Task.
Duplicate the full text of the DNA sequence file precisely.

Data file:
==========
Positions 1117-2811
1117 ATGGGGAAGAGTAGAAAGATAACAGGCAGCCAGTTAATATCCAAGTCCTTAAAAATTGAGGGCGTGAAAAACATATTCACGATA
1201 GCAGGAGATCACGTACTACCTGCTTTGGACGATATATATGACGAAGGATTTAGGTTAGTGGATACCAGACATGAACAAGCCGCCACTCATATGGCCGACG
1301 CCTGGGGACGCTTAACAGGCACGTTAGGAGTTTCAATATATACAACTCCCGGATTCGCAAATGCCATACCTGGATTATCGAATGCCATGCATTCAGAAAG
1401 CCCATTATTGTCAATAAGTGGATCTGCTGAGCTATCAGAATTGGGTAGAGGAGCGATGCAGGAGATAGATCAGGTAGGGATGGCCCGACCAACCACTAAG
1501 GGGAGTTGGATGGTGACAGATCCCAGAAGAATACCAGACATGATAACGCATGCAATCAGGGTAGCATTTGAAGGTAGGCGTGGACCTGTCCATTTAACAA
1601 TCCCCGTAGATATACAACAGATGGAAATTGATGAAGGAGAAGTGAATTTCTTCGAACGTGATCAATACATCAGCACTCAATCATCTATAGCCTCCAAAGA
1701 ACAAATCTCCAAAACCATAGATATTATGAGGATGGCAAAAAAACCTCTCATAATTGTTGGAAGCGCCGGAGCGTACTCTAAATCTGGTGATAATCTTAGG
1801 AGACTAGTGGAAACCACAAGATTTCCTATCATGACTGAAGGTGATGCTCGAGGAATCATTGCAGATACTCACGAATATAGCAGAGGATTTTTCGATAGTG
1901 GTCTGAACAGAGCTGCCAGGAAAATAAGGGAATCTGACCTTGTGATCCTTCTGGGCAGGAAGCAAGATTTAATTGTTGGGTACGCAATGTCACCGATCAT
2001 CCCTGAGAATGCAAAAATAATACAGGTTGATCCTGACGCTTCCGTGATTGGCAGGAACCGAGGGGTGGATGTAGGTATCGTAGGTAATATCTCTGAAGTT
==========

Positions 1117-2811
1117 ATGGGGAAGAGTAGAAAGATAACAGGCAGCCAGTTAATATCCAAGTCCTTAAAAATTGAGGGCGTGAAAAACATATTCACGATA
1201 GCAGGAGATCACGTACTACCTGCTTTGGACGATATATATGACGAAGGATTTAGGTTAGTGGATACCAGACATGAACAAGCCGCCACTCATATGGCCGACG
1301 CCTGGGGACGCTTAACAGGCACGTTAGGAGTTTCAATATATACAACTCCCGGATTCGCAAATGCCATACCTGGATTATCGAATGCCATGCATTCAGAAAG
1401 CCCATTATTGTCAATAAGTGGATCTGCTGAGCTATCAGAATTGGGTAGAGGAGCGATGCAGGAGATAGATCAGGTAGGGATGGCCCGACCAACCACTAAG
1501 GGGAGTTGGATGGTGACAGATCCCAGAAGAATACCAGACATGATAACGCATGCAATCAGGGTAGCATTTGAAGGTAGGCGTGGACCTGTCCATTTAACAA
1601 TCCCCGTAGATATACAACAGATGGAAATTGATGAAGGAGAAGTGAATTTCTTCGAACGTGATCAATACATCAGCACTCAATCATCTATAGCCTCCAAAGA
1701 ACAAATCTCCAAAACCATAGATATTATGAGGATGGCAAAAAAACCTCTCATAATTGTTGGAAGCGCCGGAGCGTACTCTAAATCTGGTGATAATCTTAGG
1801 AGACTAGTGGAAACCACAAGATTTCCTATCATGACTGAAGGTGATGCTCGAGGAATCATTGCAGATACTCACGAATATAGCAGAGGATTTTTCGATAGTG
1901 GTCTGAACAGAGCTGCCAGGAAAATAAGGGAATCTGACCTTGTGATCCTTCTGGGCAGGAAGCAAGATTTAATTGTTGGGTACGCAATGTCACCGATCAT
2001 CCCTGAGAATGCAAAAATAATACAGGTTGATCCTGACGCTTCCGTGATTGGCAGGAACCGAGGGGTGGATGTAGGTATCGTAGGTAATATCTCTGAAGTT